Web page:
Netflix Faces a Pregnancy Discrimination Case

by Evil HR Lady on April 7, 2019

Tania Zarak worked developing original content for Netflix from mid-2018 until her boss, Francisco Ramos terminated her on December 14, 2018. Zarak claims the termination was due to her pregnancy–which is illegal.

Netflix, according to a statement given to Vox, said that they looked into the termination and it was not due to illegal causes and re-emphasized Netflix’s commitment to their employees’ and their families.

According to the lawsuit, Zarak claims that after she disclosed her pregnancy to her boss (including that she was fatigued and suffered from morning sickness), her boss, Ramos, reduced her role, removed her from communications, excluded her from meetings, and mocked her appearance. When Zarak complained to Human Resources, they told her to go back to Ramos to discuss the situation. However, Human Resources also told Ramos that Zarak had complained.

To keep reading, click here: Netflix Faces a Pregnancy Discrimination Case

{ 5 comments… read them below or add one }

Corporate Punk April 7, 2019 at 4:45 pm

This is a tough case. I think about the HR department. What about this scenario? Since HR’s job is to provide justification ffor recommendations: what if Netflix management told HR, “We don’t care. We will pay the insurance deductible.”
Obviously, we don’t know the details, but as you mentioned the optics are woeful. Since perception is often considered truth, how does the HR person survive the poor judgment of higher management? Again, we don’t know the details, but based on what was published either the HR Team didn’t know the basics of investigation, was overruled and didn’t seek higher management to discuss or the HR dept is not well educated. The last would be doubtful since Netflix is such a large company . I think this is a daily struggle for HR Depts that struggle to enforce Best Practices for A company. I think, we HR professionals need to justify, support and unite when demonstrating to Management mitigates loss, maintains company brand and integrity. In this case, it is the HR department that is taking the hit. How will this affect the HR representative in this case when time to move professionally? Yikes!! Does that sound like an HR Union idea? Shudder me timbers….Now. After that statemenr I wrote, we will start a discussion on a hybrid association that can work to protect the HR professionals protect the company, the employees and the HR dept.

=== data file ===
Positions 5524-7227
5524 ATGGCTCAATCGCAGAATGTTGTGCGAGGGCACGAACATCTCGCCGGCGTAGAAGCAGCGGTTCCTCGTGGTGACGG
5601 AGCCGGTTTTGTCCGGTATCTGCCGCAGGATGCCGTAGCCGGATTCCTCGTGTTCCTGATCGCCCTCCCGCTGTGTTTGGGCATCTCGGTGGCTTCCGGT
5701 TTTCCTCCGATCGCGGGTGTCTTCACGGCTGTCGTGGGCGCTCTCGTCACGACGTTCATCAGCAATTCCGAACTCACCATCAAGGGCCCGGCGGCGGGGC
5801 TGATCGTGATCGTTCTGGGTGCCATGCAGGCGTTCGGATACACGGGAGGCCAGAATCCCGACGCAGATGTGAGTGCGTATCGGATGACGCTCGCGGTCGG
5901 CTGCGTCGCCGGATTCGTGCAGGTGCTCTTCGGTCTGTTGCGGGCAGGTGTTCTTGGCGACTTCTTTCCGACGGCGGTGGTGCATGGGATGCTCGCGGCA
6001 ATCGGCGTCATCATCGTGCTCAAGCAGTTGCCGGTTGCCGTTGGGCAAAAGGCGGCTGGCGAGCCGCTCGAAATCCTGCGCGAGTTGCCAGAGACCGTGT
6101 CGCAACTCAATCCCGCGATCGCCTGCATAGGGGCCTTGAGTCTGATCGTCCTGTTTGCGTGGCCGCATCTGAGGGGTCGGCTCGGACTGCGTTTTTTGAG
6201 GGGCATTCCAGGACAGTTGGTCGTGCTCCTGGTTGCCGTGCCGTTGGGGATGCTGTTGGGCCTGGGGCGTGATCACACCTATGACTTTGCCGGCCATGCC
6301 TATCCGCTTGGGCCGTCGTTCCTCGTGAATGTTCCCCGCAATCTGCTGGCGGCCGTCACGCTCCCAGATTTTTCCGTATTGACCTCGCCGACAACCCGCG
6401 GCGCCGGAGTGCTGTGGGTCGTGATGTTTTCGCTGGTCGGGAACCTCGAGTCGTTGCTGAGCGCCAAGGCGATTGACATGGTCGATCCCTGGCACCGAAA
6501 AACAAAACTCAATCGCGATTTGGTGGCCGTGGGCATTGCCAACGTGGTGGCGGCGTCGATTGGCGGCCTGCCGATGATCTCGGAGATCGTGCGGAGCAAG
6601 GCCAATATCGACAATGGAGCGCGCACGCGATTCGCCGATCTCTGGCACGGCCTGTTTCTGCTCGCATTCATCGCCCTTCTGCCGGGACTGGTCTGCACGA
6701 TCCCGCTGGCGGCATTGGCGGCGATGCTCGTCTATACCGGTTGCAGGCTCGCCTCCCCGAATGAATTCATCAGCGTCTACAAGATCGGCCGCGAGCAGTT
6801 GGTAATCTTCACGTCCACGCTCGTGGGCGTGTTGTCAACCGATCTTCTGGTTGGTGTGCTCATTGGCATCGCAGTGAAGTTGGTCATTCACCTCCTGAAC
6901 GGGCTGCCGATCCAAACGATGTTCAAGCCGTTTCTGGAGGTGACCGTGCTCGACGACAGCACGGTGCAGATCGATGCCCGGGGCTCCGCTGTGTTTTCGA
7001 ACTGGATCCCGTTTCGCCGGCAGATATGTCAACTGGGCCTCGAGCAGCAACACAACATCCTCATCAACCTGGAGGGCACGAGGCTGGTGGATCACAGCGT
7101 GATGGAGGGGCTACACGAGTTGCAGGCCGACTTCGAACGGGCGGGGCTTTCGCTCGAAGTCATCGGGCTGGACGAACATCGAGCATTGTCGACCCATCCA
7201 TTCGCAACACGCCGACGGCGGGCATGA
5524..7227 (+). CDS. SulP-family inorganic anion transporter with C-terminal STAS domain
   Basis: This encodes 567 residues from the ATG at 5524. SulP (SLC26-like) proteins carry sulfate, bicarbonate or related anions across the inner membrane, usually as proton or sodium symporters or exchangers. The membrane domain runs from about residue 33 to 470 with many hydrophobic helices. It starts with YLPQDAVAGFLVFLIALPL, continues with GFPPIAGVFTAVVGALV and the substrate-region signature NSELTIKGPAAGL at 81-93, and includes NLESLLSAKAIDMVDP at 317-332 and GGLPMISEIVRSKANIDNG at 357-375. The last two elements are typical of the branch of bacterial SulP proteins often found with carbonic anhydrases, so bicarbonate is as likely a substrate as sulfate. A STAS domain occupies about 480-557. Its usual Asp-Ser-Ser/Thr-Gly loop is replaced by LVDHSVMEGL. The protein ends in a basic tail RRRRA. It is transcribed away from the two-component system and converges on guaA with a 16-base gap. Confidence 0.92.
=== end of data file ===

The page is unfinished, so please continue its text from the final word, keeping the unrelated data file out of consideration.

Reply

MariaRose April 7, 2019 at 6:09 pm

Interesting points made by this article, I like the points made by Corporate Punk that refers to HR as merely the purveyor of the proper paperwork with no input on the decision process. That situation discussed, was partly caused by a undiscussed bias ( not specified by the facts). Without further facts, we can’t decide who has the right complaint ( employer or employee) as there’s no public documentation disclosed. But even in a right to work/at will employment, despite the attitude of non-care about costs of the fine, all employers should document problematic situations at time of occurrence, not wait until the situation becomes too hostile.

Reply

BethRA April 7, 2019 at 10:34 pm

Pregnant employee goes to HR to complain about how they’re being treated by their manager; manager hears about it; pregnant employee gets fired the next day?

Netflix better have a truckload of documentation on this woman’s performance problems.

Reply

grannybunny April 8, 2019 at 1:52 pm

I disagree that it’s likely that Zarak will prevail in court. The legal burdens are so high in discrimination cases that few plaintiffs do win, in those cases that are fought all the way to the end, something like 5% or less. Even if the Plaintiff is able to establish a prima facie case of pregnancy discrimination — which is likely — she can still lose if Netflix is able to articulate a legitimate, non-discriminatory, reason for her firing. It doesn’t even have to be the actual reason, just a plausible one. At that point, Zarak would have to prove that the stated reason was pretextual, and that the real motive was discriminatory animus based on her pregnancy, which is a very difficult legal burden indeed. It is possible that the case may settle, though, simply because of the sheer expense of litigation.

Reply

RANI May 15, 2019 at 5:08 am

why the pragnancy descriomination happen?

Reply

Leave a Comment

Previous post:

Next post: